Life is all about decisions. I have escaped from my motherland to India and
became a refugee in exile. Left India back and came here to live in Australia. All these are happened under big decisions. So, for the time being I am a cleaner and I want to put it into practice whether the result will be great or not so good. I want to give it a go!
Do you know the meaning of your family name? Are there stories about the origins of your family name?
Our family name is Tsongpa Tsang ( Tsongpa means merchant or tradesman, Tsang means home). It is said that our forefathers are very good at business.
What kinds of things bring you the most pleasure now?
I like sitting in a quiet and clean place with a cup of quality sweet tea. As I have lived in India for many years, I like sweet tea. This makes me feel totally relaxed.
Do you have any hobbies or special interests?
I like to stay neat and clean usually. I don’t like messy things and I always like to keep my things in order and clean. I like cleanness and it makes me feel good. I also think this is the best habit that I have.
Is the present better or worse than when you were younger?
I think the present seems better than the past. Because, we don’t have freedom in Tibet and being a refugee in India, we face many problems. But, arriving here in Australia, I can see a standard democracy and the laws are properly put into practice. It is much better here in Australia.
What do you do for fun?
I like to spend the time with my friends. Sitting somewhere with friends with a nice sweet tea and talking about different topics makes me feel so good. I enjoy it and it also refreshes my mind.
What things are most important to you now? Why?
Even though I could learn a lot of new things after arriving in Australia, whatever I do and whatever I think, it can’t stay stable. Therefore, I feel it is important for me to have a stable profession and to be an independent person.
Do you think about the future and make plans? What are your concerns for the future?
I would like to help the Tibetan schools, specially my school in Tibet to provide food and education facilities. I don’t plan to earn some money and enjoy my life in future. I am concerned about whether or not I would be able to accomplish my plan of helping or sponsoring poor schools in future.
What’s your most cherished family tradition? Why is it important?
Our most cherished family tradition is to be honest and firm. Being honest won’t hurt anyone. Honesty is the main thing, and it is also immovable by other conditions.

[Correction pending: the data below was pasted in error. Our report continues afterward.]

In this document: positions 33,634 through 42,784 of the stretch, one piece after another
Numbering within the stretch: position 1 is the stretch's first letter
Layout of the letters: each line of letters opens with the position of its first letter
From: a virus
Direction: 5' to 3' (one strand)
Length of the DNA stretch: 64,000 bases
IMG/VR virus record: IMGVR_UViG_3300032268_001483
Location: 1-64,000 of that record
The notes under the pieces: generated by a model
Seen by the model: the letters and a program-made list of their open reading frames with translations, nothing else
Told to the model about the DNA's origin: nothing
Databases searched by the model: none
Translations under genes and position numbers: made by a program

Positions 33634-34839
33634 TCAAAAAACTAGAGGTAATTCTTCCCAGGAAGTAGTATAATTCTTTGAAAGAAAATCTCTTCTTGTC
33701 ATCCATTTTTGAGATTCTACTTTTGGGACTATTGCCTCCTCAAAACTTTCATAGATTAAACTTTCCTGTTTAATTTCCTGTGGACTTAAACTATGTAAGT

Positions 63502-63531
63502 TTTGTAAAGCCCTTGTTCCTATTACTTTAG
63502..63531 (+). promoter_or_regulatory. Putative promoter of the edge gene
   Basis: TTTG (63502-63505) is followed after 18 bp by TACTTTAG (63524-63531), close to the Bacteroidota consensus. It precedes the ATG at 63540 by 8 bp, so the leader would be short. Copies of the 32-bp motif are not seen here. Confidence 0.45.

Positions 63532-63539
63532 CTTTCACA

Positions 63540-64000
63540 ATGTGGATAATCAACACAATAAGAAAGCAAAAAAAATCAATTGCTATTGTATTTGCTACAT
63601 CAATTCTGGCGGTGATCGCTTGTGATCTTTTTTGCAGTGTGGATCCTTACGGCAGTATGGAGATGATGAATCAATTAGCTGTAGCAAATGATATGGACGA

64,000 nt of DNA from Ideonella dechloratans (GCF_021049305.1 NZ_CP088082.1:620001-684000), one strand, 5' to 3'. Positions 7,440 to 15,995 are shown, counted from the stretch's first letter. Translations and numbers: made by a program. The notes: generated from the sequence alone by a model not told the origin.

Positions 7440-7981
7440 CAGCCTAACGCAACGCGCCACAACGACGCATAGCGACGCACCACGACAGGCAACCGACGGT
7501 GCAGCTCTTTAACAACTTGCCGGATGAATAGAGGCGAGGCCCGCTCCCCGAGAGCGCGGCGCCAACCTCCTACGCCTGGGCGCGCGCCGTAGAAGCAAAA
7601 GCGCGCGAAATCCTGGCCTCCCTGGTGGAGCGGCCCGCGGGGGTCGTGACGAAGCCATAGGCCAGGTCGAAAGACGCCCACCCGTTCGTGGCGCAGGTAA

What’s the most difficult thing that ever happened to you? How did you deal with it?
Many difficult things happened in my life. For instance, I could not live in my own homeland and was exiled in India. For the time being, I have problems with English language. For this challenge, I always try to ask our language teachers to improve my language and I also watch and listen to many inspirational talks of great minds. By doing so, I feel I am improving.
What do you think the turning points have been in your life?
My turning points are the times when I left Tibet and started to live in India and later in Australia. So many things got changed e.g. the way of socialising, thinking, behaving and even the way we eat.
What advice did your grandparents or parents give you that you remember best?
My grandmother has a very gentle nature. She always talks nicely and sweetly with others. She is always cheerful and even if she serves just a cup of tea to someone, she serves it with a genuine smile on her face. So, she used to advise me to be nice and friendly with others. My grandfather used to say; “Man needs two things in life, you should be a good person or a rich person”. My mother advises me to think properly before making any decision. If one makes decision without thinking properly, it will be a source of regret. These are the best advices that I got from them. I very much value these advices and put into practice, and I also share these with others as well.
If a young person came to you asking what’s the most important thing for living a good life, what would you say?
I would say it is important to study hard while your brain is fresh and mind is young. At the same time, it is also important to associate yourself into good and healthy environments and make friends with good people. It is important to utilise your education or whatever you have learned in a proper way when you grow up and start to serve the society.
What do you see as your place or purpose in life?
The purpose that I see in life is to be an honest and understandable person. We should know that whatever we wish to have is also the same thing that others wish to have too.
Greg Twemlow, Founder, SEVENmile Venture Lab
Other articles in this series:
My Escape from Tibet and the Agony it Caused
Preface: this is the story of Dorji Tsering and it’s the second article in a series of interviews with Tibetan refugees…
Ngawang’s Story — from Tibet to Australia
I have to admit to being ignorant of the emotional pain that Tibetans feel when leaving their home. I now know far more…
About SEVENmile Venture Lab: